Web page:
In One Year the U.K.’s Data Protection Act Will Cease To Be*
On May 25th 2018 the biggest change to our data protection law in 20 years will kick in. The General Data Protection Regulation, better known by its acronym GDPR will be its replacement.
The GDPR will expand and extend the current data protection requirements for anyone processing personal data and will give you, the data subject, a raft of rights to put you a little more in control of when, how and why your data should be used.
The GDPR will apply to every E.U. Member State, every E.U. citizen and any organisation which provides a service or goods to an E.U. citizen.
Regardless of Brexit, the U.K. will be formally enacting and applying GDPR next May. It is anticipated that in the post Brexit landscape it will find itself a part of the Great Repeal Bill, any changes which were to be made to the Regulation at that point would have to ensure the U.K.s adequacy in terms of data protection. But that is some way off. For now, simply learning what the GDPR is will be a good start.
Whilst most of the detail in the Regulation is for business to address, there are key rights which will benefit the individual, these come in the form of 8 specific data protection rights:
- The right to be informed
- The right to access
- The right to rectification
- The right to erasure
- The right to restrict processing
- The right to data portability
- The right to object
- Rights relating to automated decision making and profiling
These rights will enable us to have more control over how our data is used. They will give us the right to request that inaccurate personal data about us is amended or removed. We will get the opportunity to specifically say no to targeted marketing, to our data being used to profile us and to question how automated decisions based on our data have been made- imagine this as a challenge to the “computer says no” process so many people find frustrating and worrying.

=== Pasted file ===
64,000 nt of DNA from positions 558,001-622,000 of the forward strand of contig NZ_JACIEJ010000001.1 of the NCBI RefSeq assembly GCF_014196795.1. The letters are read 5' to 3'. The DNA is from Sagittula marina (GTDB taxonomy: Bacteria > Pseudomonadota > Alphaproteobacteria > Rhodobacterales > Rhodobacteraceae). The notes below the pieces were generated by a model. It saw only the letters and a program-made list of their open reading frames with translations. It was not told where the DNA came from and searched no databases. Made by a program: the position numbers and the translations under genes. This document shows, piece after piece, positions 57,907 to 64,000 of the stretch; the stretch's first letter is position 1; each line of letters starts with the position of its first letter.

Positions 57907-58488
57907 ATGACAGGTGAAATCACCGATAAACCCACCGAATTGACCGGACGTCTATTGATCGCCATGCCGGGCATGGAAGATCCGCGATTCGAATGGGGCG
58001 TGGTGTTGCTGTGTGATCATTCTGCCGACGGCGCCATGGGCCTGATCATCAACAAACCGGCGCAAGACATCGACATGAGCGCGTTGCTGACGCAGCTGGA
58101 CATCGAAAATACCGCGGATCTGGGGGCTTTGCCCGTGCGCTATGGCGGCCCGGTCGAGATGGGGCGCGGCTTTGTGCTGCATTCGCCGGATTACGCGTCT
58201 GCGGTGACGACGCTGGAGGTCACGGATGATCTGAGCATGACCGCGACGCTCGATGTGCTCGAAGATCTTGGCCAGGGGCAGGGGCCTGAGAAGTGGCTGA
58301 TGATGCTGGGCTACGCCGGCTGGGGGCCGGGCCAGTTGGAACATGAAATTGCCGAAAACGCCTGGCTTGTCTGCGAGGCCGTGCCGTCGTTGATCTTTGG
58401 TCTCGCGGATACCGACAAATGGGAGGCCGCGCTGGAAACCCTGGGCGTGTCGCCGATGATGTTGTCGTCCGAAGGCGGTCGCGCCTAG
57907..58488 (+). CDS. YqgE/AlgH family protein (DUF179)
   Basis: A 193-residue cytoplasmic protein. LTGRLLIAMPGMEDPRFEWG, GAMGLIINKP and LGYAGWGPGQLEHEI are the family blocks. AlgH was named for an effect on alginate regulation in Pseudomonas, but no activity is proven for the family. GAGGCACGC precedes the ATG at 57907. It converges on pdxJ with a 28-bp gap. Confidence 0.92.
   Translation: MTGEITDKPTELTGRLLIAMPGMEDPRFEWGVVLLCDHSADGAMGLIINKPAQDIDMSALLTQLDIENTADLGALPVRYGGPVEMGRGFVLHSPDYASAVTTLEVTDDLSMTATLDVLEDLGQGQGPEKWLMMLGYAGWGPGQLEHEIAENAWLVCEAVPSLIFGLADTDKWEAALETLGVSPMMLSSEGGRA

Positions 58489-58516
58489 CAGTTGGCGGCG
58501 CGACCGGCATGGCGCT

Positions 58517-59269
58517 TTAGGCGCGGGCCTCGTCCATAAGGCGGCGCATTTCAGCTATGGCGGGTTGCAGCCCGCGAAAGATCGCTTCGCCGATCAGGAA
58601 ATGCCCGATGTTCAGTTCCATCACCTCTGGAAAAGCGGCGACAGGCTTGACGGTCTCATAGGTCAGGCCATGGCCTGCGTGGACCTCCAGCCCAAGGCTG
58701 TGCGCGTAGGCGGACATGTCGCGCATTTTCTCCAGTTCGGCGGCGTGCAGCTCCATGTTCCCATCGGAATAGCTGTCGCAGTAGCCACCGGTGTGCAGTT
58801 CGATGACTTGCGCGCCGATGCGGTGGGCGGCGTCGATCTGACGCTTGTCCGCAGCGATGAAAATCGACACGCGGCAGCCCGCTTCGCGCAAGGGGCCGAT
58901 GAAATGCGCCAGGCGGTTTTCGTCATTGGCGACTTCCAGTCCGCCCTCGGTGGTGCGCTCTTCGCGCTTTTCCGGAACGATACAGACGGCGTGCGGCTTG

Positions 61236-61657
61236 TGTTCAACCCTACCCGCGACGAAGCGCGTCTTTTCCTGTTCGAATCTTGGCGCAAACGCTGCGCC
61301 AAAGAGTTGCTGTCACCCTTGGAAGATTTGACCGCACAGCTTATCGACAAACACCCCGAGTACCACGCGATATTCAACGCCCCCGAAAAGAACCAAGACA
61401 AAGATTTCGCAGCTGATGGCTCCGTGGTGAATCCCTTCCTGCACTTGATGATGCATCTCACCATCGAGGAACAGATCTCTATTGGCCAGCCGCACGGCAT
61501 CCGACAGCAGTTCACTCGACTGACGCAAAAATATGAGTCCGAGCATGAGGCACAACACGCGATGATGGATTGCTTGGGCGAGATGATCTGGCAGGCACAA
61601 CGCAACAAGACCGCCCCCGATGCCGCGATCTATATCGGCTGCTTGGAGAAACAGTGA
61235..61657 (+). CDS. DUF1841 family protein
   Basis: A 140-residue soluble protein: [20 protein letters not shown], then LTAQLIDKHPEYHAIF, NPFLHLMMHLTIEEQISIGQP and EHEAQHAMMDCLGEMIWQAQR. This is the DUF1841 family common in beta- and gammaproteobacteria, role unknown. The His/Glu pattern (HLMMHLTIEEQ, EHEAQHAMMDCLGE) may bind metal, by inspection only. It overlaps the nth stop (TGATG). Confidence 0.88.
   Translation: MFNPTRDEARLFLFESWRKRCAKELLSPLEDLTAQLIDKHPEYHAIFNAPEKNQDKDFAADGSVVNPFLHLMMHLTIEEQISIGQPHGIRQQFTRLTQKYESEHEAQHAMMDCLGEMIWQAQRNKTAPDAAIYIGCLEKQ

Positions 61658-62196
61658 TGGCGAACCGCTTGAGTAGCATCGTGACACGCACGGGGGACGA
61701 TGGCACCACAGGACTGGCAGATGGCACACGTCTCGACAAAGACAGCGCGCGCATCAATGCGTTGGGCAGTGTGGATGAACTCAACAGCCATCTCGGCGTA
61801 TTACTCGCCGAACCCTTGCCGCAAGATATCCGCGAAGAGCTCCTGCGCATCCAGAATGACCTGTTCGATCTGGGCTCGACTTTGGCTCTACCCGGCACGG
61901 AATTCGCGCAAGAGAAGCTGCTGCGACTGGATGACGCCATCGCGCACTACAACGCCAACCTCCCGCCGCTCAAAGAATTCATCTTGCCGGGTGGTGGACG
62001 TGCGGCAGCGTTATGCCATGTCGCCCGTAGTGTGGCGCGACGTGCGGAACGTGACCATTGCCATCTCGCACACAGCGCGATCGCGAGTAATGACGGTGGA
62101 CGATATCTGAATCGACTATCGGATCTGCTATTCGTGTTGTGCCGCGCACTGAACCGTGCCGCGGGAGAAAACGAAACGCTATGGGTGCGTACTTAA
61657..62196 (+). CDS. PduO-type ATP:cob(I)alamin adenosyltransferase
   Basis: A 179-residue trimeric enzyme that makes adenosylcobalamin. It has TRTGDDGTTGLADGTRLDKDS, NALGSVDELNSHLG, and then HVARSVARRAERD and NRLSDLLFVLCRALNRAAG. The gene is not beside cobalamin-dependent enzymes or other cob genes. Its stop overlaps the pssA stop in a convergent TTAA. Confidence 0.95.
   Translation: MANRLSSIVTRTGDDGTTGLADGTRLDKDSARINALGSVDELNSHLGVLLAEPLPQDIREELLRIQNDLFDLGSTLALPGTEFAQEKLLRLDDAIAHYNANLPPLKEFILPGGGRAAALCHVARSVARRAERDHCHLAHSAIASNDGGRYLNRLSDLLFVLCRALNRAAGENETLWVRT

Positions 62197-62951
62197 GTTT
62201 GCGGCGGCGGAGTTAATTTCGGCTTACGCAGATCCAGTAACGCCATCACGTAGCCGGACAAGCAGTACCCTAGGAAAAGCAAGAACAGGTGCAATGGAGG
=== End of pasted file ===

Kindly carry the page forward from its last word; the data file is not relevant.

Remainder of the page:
Companies will have to specifically seek our consent to access, keep and share our personal data and if they want to use it for a new purpose they will have to come back and ask our permission all over again. Not only that, but organisations will have to produce impact assessments outlining transparently how they intend to use our data.
These are just some of the opportunities and benefits in the GDPR. Importantly, for the GDPR to work and for organisations to adhere to the new rules people will have to begin to take greater care of their data, challenge who they share it with and question whether an organisation is going to treat their data properly. If an organisation doesn’t fulfil these requirements, citizens must feel brave enough to say no and look elsewhere.
The age of trusting everyone with our data is long over. This has been acknowledged by the GDPR. Whilst the new Regulations are far from perfect they are a good starting point. The GDPR will educate every one of us that we have an individual and collective responsibility towards protecting personal data.
Over coming weeks Big Brother Watch will be publishing a series of GDPR Factsheets designed to explain simply what the GDPR is, how it will work and what your rights will be. We will announce them on our website, Twitter and Facebook page. In the meantime if you have any queries about the GDPR we would recommend you visit the Information Commissioner Office www.ico.org.uk where you will find an overview of the new laws.